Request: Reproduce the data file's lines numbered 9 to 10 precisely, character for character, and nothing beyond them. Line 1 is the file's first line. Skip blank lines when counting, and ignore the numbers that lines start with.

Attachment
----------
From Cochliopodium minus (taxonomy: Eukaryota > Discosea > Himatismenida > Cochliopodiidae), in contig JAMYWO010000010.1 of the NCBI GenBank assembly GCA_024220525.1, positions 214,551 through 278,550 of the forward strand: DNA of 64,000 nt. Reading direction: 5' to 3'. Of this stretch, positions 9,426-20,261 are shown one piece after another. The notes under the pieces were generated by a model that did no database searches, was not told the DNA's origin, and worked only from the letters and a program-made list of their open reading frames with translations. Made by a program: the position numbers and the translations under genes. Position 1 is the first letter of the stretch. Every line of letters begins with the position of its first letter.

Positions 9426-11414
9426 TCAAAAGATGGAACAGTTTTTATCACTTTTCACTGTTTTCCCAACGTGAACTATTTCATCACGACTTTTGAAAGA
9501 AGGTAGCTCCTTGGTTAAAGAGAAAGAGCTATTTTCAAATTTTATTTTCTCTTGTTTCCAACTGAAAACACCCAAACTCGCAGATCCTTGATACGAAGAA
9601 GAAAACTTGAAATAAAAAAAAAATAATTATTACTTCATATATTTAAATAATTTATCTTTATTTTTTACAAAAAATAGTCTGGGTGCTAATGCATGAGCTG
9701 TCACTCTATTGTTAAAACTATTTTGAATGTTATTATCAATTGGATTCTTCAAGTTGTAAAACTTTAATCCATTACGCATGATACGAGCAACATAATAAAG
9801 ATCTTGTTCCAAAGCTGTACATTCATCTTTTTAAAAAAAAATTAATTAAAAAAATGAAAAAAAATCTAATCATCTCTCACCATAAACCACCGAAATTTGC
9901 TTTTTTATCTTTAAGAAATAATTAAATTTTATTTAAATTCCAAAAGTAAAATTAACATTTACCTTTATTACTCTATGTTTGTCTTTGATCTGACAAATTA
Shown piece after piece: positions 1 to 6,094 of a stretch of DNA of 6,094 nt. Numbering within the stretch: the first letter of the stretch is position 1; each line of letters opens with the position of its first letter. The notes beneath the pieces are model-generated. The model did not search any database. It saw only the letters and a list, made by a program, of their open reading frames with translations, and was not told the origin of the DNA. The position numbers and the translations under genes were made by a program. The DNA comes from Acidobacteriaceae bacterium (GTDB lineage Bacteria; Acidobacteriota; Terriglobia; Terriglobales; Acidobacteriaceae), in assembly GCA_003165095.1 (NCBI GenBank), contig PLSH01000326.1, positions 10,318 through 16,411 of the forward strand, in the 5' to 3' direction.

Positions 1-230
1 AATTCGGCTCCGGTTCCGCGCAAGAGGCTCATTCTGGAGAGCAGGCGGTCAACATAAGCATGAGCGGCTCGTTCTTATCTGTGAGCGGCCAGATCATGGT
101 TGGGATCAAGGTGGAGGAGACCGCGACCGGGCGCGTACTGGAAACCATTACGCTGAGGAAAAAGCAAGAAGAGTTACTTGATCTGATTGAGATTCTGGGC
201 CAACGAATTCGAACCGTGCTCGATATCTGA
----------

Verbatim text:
Shown piece after piece: positions 1 to 6,094 of a stretch of DNA of 6,094 nt. Numbering within the stretch: the first letter of the stretch is position 1; each line of letters opens with the position of its first letter. The notes beneath the pieces are model-generated. The model did not search any database. It saw only the letters and a list, made by a program, of their open reading frames with translations, and was not told the origin of the DNA. The position numbers and the translations under genes were made by a program. The DNA comes from Acidobacteriaceae bacterium (GTDB lineage Bacteria; Acidobacteriota; Terriglobia; Terriglobales; Acidobacteriaceae), in assembly GCA_003165095.1 (NCBI GenBank), contig PLSH01000326.1, positions 10,318 through 16,411 of the forward strand, in the 5' to 3' direction.

Positions 1-230